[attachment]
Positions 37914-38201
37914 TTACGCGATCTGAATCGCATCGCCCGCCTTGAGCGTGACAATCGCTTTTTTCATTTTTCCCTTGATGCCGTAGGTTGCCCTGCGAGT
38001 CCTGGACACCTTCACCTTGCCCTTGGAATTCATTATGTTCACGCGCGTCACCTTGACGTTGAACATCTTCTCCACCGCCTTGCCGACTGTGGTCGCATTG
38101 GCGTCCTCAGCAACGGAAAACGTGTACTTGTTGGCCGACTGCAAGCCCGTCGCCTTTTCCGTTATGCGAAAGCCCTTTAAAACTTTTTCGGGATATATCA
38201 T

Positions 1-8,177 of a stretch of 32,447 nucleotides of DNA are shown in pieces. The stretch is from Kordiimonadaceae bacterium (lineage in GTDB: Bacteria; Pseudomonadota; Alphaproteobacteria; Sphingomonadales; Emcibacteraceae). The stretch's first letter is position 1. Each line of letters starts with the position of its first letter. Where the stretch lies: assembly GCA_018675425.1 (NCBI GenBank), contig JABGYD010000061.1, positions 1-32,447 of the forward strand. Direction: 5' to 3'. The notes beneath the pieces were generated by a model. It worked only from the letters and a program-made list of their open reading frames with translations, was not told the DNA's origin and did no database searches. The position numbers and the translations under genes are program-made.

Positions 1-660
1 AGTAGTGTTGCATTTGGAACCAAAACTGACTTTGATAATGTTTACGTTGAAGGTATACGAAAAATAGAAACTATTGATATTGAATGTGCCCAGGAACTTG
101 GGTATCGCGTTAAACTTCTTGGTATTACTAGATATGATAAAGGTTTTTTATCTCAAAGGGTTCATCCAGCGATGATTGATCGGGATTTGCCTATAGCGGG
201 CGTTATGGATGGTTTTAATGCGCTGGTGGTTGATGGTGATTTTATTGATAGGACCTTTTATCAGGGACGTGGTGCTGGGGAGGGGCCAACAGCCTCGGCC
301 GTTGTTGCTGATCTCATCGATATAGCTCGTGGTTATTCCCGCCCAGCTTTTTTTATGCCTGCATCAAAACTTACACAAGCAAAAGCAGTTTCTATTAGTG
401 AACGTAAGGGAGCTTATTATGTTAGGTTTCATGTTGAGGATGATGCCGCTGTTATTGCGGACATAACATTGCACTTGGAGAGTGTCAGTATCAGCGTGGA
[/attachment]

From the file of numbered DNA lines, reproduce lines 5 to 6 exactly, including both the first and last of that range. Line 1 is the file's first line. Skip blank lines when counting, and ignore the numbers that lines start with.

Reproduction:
38201 T

Positions 1-8,177 of a stretch of 32,447 nucleotides of DNA are shown in pieces. The stretch is from Kordiimonadaceae bacterium (lineage in GTDB: Bacteria; Pseudomonadota; Alphaproteobacteria; Sphingomonadales; Emcibacteraceae). The stretch's first letter is position 1. Each line of letters starts with the position of its first letter. Where the stretch lies: assembly GCA_018675425.1 (NCBI GenBank), contig JABGYD010000061.1, positions 1-32,447 of the forward strand. Direction: 5' to 3'. The notes beneath the pieces were generated by a model. It worked only from the letters and a program-made list of their open reading frames with translations, was not told the DNA's origin and did no database searches. The position numbers and the translations under genes are program-made.